Mainstay is combatting urban loneliness through inclusivity.
A 2018 survey from The Economist revealed that more than two in ten adults in the UK often feel lonely, lack companionship, or feel left out or isolated. The UK is in the grips of a loneliness epidemic, and its impact is concerning – scientists found in a 2017 report that loneliness is as harmful as smoking 15 cigarettes per day.
The number of single households is on the rise, and due to increase by a quarter (1.7m) by 2039, according to government projections. Therefore, many working-age Britons spend a sizeable chunk of their time commuting, getting their heads down at work, and coming home in the evening to an empty house.
Slipping into this routine can see isolation quickly becoming the norm, with many people not realising how little social interaction they’re experiencing day-to-day for some time. Big cities tend to lack the tight-knit community feel often found in smaller towns and villages, making urban loneliness especially widespread in this day and age.
However, the way in which we inhabit our cities presents the UK with a unique opportunity to help eradicate the loneliness problem creeping into our society. The rise of initiatives such as build-to-rent and co-living is seeing ‘Generation Rent’ live in a more connected, sociable way, as developers create schemes with ample shared space and communal facilities.
It’s crucial, though, that once a developer has finished constructing a scheme, the notion of encouraging interaction isn’t forgotten – and Kate Magill, associate director for the north west at Mainstay Residential, believes it is the responsibility of a managing agent to pick up the mantle.
Kate manages 14 buildings across the region, including the Urban Splash-built Timber Wharf/MoHo/Burton Place portfolio in Manchester. Her team has also recently been instructed on Downtown, an upmarket scheme in Salford.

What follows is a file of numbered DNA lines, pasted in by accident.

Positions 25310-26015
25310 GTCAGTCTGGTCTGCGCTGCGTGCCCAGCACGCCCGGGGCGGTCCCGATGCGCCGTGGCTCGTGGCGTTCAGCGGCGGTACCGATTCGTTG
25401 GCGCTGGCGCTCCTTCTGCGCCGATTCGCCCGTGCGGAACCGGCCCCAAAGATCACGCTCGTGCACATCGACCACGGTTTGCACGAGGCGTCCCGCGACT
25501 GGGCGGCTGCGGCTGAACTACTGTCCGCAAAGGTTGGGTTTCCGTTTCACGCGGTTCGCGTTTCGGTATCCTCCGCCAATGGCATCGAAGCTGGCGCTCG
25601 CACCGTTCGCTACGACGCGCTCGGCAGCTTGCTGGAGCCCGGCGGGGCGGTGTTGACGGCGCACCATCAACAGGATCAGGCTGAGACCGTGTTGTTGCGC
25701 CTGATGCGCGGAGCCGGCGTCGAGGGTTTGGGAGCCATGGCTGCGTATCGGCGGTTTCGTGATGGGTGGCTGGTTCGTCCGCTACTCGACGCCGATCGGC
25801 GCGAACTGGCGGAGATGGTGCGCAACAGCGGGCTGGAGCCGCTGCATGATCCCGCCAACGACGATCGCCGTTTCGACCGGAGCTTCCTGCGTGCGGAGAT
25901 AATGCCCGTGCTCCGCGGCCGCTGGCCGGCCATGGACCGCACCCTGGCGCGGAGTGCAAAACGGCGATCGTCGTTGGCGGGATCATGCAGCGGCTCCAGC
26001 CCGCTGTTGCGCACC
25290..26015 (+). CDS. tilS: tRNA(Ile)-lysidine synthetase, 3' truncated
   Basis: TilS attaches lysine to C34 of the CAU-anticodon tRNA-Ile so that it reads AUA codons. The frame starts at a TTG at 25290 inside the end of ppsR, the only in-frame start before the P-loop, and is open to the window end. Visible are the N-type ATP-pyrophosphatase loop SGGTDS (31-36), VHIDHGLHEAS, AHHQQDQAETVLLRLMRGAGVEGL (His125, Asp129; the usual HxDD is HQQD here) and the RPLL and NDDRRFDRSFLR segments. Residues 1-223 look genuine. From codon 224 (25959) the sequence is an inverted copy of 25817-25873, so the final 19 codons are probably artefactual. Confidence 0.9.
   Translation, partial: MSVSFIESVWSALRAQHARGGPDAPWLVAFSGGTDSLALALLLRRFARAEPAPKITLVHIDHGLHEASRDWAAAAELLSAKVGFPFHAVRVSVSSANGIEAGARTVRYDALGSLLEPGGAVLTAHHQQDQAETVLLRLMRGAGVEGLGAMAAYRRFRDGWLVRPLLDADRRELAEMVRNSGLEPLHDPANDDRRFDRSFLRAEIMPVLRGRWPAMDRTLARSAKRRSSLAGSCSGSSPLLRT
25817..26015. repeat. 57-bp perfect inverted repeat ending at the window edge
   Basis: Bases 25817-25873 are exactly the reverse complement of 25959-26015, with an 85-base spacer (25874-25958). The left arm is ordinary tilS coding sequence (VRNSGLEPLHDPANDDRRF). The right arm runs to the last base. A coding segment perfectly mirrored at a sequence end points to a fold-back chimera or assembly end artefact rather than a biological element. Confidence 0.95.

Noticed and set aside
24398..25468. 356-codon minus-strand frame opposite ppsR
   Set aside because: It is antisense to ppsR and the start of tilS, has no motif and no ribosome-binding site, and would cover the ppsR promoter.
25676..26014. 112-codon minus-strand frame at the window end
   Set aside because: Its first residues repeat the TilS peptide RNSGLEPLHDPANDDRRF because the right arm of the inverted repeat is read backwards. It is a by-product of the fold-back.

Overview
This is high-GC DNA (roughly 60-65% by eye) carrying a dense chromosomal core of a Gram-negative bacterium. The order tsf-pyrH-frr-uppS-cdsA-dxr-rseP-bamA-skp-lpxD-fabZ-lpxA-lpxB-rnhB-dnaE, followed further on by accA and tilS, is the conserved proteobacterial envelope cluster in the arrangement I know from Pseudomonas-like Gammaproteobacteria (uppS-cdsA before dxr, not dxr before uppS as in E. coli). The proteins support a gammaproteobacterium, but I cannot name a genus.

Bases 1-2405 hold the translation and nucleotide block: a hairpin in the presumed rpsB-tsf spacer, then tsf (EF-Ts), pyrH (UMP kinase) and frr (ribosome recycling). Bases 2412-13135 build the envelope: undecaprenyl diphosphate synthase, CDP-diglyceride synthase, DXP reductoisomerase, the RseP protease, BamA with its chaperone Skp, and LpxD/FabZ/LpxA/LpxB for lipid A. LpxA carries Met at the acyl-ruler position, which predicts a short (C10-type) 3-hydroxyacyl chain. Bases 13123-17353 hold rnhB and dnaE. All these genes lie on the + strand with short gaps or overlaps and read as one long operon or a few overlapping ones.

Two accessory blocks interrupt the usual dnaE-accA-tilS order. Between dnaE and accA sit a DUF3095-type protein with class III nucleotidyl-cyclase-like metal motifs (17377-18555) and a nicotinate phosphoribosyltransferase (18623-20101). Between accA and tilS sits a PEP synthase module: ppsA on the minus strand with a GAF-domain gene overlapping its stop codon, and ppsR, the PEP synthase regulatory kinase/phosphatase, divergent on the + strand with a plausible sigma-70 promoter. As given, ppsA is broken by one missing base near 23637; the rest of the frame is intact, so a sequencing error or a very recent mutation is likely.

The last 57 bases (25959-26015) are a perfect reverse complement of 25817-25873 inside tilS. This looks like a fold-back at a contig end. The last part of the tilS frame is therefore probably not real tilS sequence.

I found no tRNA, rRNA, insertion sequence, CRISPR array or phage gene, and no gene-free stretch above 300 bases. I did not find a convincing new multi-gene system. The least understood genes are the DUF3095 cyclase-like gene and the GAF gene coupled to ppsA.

“As property managers, we’re finding more and more that we’re having to adopt a ‘lifestyle management’ approach – and there’s so much we’re doing within that which is fundamental to stopping people experiencing loneliness.
“There’s a young community in Downtown, and a lot of students,” Kate explains. “In particular, we’ve seen a large number of international students decide to call Downtown home, many of whom don’t speak English as a first language.
“These demographics – young people, students, people possibly living away from home for the first time, people who aren’t native English speakers – can be particularly susceptible to feeling lonely, as they’re trying to find their feet in a new city.
“That’s why we as property managers need to ensure we’re aware and on hand to help.”
Beyond the buildings they manage, though, Mainstay also looks to integrate occupiers into the wider cities they’re living in, with the team staying up to speed with everything happening locally and making tailored recommendations of things to do and see for residents.
Kate and her colleagues have also in the past arranged tours with Manchester City Council so that Mainstay residents can get to know the city. “It’s not just about the building, it’s about the community,” Kate concludes. “A young person could live in the plushest apartment block possible but still feel cut off from other people that live there and at odds with the city it’s located in."